Ranae from Ranesheart.com joins us as a guest blogger today. Ranaesheart.com was born as the result of a life-changing weight loss and the commitment to “pay it forward” in helping others achieve the same success. This site is dedicated to helping people transition to a healthier lifestyle by implementing nutritional food choices, moderate exercise, positive self-talk and surrounding themselves with the support of friends, family and Internet social networks, such as MedHelp.org, an online health community that provides medical information and support.
In these economically challenged times, the competition for our food dollars is fierce. In addition, with large corporation failures, Wall Street tumbling and foreclosures at record highs, there is an ever increasing need for us to tighten our belts and be frugal with our food budgets.
Here are some suggestions on how to live on a shoestring and make wise choices while pinching pennies:
- Visit your farmer’s market or street side stand to purchase the freshest fruits and vegetables of the season. The further you get into the growing season, the more plentiful the produce and the greater value you can find.
- Check out the frozen fruits and vegetables; sometimes they are less expensive than their fresh counterparts.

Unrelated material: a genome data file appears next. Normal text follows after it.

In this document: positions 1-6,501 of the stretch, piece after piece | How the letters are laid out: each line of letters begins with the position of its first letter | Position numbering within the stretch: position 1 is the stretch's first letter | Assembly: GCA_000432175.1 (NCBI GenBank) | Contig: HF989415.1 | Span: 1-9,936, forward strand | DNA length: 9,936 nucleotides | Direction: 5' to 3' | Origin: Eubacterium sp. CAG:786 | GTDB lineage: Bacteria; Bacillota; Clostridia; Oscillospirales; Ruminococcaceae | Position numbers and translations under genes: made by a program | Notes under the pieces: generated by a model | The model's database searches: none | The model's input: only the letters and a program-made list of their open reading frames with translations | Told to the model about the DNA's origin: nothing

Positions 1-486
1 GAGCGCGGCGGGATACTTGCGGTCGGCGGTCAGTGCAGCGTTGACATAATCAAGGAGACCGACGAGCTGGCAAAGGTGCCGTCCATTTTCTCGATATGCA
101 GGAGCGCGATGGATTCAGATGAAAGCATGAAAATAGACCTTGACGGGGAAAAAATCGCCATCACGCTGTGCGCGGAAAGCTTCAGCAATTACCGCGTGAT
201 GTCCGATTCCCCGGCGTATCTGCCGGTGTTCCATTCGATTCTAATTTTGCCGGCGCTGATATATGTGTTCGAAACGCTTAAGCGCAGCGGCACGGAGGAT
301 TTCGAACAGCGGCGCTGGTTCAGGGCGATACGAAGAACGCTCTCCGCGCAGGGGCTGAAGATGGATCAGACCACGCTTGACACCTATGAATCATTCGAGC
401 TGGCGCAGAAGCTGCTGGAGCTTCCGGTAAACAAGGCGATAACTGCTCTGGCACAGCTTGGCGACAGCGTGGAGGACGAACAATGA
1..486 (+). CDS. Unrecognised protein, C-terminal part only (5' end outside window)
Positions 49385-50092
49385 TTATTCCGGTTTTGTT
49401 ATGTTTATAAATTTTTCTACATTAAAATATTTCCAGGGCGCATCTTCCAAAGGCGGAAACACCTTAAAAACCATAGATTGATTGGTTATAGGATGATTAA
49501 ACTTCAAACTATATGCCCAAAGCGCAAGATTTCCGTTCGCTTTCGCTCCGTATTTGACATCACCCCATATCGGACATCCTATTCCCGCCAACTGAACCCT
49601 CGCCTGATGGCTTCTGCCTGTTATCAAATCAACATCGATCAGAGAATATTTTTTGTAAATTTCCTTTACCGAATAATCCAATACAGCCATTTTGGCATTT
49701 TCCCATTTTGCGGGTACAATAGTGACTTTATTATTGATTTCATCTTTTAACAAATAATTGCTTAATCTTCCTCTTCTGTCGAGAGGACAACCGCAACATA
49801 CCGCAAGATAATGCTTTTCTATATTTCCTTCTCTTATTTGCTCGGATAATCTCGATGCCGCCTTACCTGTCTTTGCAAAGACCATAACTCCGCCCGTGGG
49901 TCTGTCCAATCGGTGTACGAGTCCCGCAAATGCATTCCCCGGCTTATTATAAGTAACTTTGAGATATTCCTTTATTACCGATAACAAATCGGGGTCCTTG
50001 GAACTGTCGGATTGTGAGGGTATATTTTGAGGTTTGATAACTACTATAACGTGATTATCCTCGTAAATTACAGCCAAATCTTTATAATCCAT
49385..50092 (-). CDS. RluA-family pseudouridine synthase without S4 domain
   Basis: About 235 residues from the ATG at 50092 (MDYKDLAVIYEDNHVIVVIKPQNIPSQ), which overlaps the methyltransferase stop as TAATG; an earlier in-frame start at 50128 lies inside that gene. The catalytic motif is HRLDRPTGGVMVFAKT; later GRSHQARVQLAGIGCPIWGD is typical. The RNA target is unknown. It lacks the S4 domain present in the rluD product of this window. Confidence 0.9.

- Watch the weekly ads at your local supermarket and plan your menu around those items. If you don’t get the paper showing you the advertisements, you can usually obtain a copy at the courtesy counter.
- Managers also have many in-store specials. Here are a few to watch for:
- Take a stroll to the meat department and watch for items priced to sell quickly. Just use them quickly or pop them in the freezer and they’ll be ready to use when you are!
- Scope out the produce department as markdowns are made when items reach the ready-to-eat stage.
- Stores that have their own bakery typically have an area designated to sell day-old items. This is an excellent time to buy some whole wheat, 7-grain or rye breads. Don’t forget that you can store them in the refrigerator, which makes them last longer
- Quite a few deli departments roast chickens and have them ready to eat. Near the end of the day, you can find them marked down for a quick sale as they will not hold them over for tomorrow. You can take it home; put it in the refrigerator and use for sandwiches, a meal, or in place of cooked or canned chicken in many recipes.
- Drink water and plenty of it. Not only is it very good for you, but it save lots of money!
- Buy foods in bulk packaging, divide into portions and freeze or store the remainder for future use. Items are usually less expensive when purchased this way.
- Avoid most processed foods as they are usually more expensive and not as healthy as cooking the natural ingredients yourself.
- Don’t go to the grocery store hungry! It’s too easy to buy too much and be tempted by foods better left at the store.
- Consider buying store brands or shopping at discount grocery stores. Many generic items taste just as good and are less expensive than the pricier national brands.
Pack your lunch and avoid the temptation of fast food, increased calories and high prices.
Living on a shoestring is not only possible; it is what must be done if we are to diet successfully in this economy. The old saying, “Where there’s a will, there’s a way!” has never been truer than now.
Guest Blog Series: Look for the following badge on your favorite health sites to see if they have been a featured guest blogger on DietsInReview.com.
October 11th, 2008